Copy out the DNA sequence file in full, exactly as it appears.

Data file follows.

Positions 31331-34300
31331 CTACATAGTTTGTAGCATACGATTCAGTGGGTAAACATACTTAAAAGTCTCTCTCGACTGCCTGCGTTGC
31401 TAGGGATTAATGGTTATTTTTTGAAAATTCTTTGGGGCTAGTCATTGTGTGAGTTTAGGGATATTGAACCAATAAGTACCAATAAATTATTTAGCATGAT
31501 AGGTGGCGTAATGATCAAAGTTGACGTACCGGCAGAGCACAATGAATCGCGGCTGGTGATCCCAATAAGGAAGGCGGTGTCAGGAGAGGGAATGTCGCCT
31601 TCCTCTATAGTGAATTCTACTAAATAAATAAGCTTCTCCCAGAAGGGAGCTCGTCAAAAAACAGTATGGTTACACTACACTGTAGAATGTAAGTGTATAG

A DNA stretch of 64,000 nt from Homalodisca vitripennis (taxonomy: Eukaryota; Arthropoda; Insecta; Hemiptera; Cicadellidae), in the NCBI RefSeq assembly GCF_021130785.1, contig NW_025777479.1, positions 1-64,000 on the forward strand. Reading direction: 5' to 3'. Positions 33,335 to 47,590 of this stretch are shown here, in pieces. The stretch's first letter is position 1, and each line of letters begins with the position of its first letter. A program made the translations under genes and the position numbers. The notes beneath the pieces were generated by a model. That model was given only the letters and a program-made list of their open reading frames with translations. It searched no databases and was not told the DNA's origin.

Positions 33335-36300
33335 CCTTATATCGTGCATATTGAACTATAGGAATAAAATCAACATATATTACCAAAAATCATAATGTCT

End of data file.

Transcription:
Positions 31331-34300
31331 CTACATAGTTTGTAGCATACGATTCAGTGGGTAAACATACTTAAAAGTCTCTCTCGACTGCCTGCGTTGC
31401 TAGGGATTAATGGTTATTTTTTGAAAATTCTTTGGGGCTAGTCATTGTGTGAGTTTAGGGATATTGAACCAATAAGTACCAATAAATTATTTAGCATGAT
31501 AGGTGGCGTAATGATCAAAGTTGACGTACCGGCAGAGCACAATGAATCGCGGCTGGTGATCCCAATAAGGAAGGCGGTGTCAGGAGAGGGAATGTCGCCT
31601 TCCTCTATAGTGAATTCTACTAAATAAATAAGCTTCTCCCAGAAGGGAGCTCGTCAAAAAACAGTATGGTTACACTACACTGTAGAATGTAAGTGTATAG

A DNA stretch of 64,000 nt from Homalodisca vitripennis (taxonomy: Eukaryota; Arthropoda; Insecta; Hemiptera; Cicadellidae), in the NCBI RefSeq assembly GCF_021130785.1, contig NW_025777479.1, positions 1-64,000 on the forward strand. Reading direction: 5' to 3'. Positions 33,335 to 47,590 of this stretch are shown here, in pieces. The stretch's first letter is position 1, and each line of letters begins with the position of its first letter. A program made the translations under genes and the position numbers. The notes beneath the pieces were generated by a model. That model was given only the letters and a program-made list of their open reading frames with translations. It searched no databases and was not told the DNA's origin.

Positions 33335-36300
33335 CCTTATATCGTGCATATTGAACTATAGGAATAAAATCAACATATATTACCAAAAATCATAATGTCT